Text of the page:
Archive for October, 2017

Oct 27 2017

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The Roots of Humanity

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For quite some time now I have been pondering what it means to be human, and what exactly our relationship to wild nature is. Recently I read books by E. O. Wilson, Joseph Campbell, Jared Diamond, Steven Pinker and other thinkers on the subject, and I’m still going strong. But it’s a book called The Cave Painters that really got me going. In it I learned that the Chauvet cave of southern France has figurative drawings on the walls that date back over 30,000 years. That rocks my world.

When we think about Cro-Magnons, or other cave-dwelling people living during the Ice Age, we naturally assume that they were inferior to us moderns in every way. But the art they left behind tells a different story.

The more I look into cave art, the more I question the word “civilization” and everything that we associate with it. Did we suddenly become more human when we settled down into towns, domesticated plants and animals? I think not.

There are distinct advantages to being civilized, no doubt. Food security is at the top of the list. Still I can’t help but wonder what was lost in the process. “Progress” is the byword of those who always want things new and improved. But experience teaches us that there’s usually a trade off whenever one way of doing things is exchanged for another.

Civilization – the first agriculturally based towns – came into existence about 10,000 years ago. Before that the lives of human beings were inextricably entwined with the natural world. The cave art left behind is proof of that. The big question is: how far back in time does our humanity go?

Some say Homo sapiens took a great leap forward 50,000 years ago. That’s when we started seriously outpacing our more thickheaded cousins, the Neanderthals. Others say that we have been anatomically human well beyond that, putting the roots of our species back over 100,000 years. Our distant ancestors, not even human by our standards, captured fire and used it half a million years ago.

Where should we draw the line between what is human and what is wild?  Does such a difference exist apart from our preconceptions about ourselves? Whenever I go for a long walk alone into deep woods, I begin to wonder. Cave art makes me wonder even more.

 

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Oct 16 2017

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A New Place to Hike

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Sunday evening I slid into a funk and my wife Judy had to deal with me. Once she realized how deep my funk was, she emailed me the info for Milton Pond. When I get this way, the only solution is a good hike.

Milton Pond is located in Milton Town Forest. I’m all the time complaining that I’ve hiked everything close to home, but somehow I missed this place. When I parked my car at the Carriage Barn trailhead, I knew why. It’s not well marked and easy to miss.

The trail itself is very well marked, almost to a fault. It crosses a field, enters the woods then soon reaches Milton Pond. Passing maple sugar lines along the way, I got the feeling that this place isn’t so wild. There are power lines crossing the pond as well. But the fall foliage was beautiful and I had the place all to myself – just me and my dog Matika that is.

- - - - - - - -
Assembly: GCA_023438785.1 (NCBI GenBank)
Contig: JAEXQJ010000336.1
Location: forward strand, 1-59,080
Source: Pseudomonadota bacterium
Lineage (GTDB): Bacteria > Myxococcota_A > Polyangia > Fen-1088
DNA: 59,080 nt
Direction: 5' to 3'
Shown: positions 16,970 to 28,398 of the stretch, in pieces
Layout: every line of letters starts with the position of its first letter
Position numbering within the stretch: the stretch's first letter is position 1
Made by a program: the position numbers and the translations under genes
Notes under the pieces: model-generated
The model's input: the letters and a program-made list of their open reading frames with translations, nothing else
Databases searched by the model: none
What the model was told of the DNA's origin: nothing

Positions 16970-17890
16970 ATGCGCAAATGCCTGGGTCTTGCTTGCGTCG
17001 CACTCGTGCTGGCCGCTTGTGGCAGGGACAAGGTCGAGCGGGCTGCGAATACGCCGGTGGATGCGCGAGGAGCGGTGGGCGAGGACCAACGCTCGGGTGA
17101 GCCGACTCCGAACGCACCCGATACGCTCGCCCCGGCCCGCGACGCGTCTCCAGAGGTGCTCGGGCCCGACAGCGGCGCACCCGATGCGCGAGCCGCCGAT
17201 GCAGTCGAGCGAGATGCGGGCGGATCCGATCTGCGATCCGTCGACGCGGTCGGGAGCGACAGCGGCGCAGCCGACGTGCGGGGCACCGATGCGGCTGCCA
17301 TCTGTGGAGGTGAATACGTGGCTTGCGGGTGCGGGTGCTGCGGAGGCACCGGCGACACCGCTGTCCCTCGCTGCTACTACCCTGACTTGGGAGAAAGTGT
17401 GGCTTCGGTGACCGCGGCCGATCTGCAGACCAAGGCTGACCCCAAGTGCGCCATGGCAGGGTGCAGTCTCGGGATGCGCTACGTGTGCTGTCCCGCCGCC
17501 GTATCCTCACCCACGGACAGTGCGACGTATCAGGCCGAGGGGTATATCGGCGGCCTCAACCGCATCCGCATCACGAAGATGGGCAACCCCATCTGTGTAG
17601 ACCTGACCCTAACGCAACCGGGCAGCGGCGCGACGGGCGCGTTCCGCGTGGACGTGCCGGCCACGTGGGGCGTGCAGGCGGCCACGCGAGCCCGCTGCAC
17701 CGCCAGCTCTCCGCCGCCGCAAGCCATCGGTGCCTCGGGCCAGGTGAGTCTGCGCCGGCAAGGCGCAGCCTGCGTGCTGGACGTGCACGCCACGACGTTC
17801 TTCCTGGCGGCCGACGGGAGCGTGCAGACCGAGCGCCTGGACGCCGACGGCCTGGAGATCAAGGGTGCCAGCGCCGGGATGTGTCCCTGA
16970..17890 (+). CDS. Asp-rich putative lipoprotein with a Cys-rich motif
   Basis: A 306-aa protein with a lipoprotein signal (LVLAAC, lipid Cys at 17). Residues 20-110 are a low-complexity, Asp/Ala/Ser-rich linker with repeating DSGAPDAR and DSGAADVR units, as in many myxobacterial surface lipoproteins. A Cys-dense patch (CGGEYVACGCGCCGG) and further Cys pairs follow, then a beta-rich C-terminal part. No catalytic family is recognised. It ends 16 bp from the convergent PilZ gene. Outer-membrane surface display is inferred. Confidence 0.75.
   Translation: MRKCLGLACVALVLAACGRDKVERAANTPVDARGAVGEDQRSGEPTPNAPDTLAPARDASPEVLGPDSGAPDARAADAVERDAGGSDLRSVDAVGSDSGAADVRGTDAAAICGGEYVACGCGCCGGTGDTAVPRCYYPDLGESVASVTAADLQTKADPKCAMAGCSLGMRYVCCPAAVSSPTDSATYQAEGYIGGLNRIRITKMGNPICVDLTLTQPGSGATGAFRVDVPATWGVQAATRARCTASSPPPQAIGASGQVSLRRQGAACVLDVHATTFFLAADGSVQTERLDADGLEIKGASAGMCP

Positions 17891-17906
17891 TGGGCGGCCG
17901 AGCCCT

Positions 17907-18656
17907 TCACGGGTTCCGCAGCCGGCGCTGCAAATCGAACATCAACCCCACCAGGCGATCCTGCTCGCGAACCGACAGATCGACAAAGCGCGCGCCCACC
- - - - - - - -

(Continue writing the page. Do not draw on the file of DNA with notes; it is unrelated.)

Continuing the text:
I hiked the trail circumnavigating the pond, which is a little over two miles. While it showed some signs of wear, it became clear to me that this town forest is a fairly well kept secret. On the far side of the pond, I took a side trail down to its edge for the view. I stumbled upon a beaver lodge there that Matika found very interesting. But I quickly became chilled in the cool autumn air so I urged her to keep moving.

The terrain becomes a bit more rugged on the east side of the pond. There I felt the wildness stir within me despite the syrup lines, power lines, and new trail signs. When that happens, I know I’m onto something. So I made a mental note to come back here soon and hike the rest of the trails in this area. It’s always good to have a new place to hike.

 

 

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Oct 07 2017

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Breaking Away

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Yesterday I awoke with a powerful urge to drop everything and head for the hills, but instead of doing that I set to work on my book biz. New acquisitions had to be listed and orders needed to be filled. Then I moped through the first half of the afternoon thinking it was too late to break away.

2:30 pm. With only a few hours of daylight left, I pulled on my hiking boots and hopped in the car. Then I drove as deep into the Green Mountains as I could get in an hour. Some things just can’t wait.

After parking the car, I hiked up a logging road for twenty minutes before bushwhacking over to Basin Brook. Felt good to be in the woods. Felt even better to be sitting next to the brook, listening to the endless murmur of water finding its way downhill.

My dog Matika chewed on a stick as I smoked a cigar. I pondered matters both great and small while sitting there. Eventually I felt the urge to get moving again. So I wandered through the forest with no particular destination in mind. Then I tagged the logging road and headed back to the car well before sunset.

Just what the doctor ordered. Though I’d be hard pressed to explain what it is exactly that I get from a wild place when I visit it, there’s no doubt in my mind that it fills a need deep within. I returned home feeling much better, and ready to resume work.

 

 

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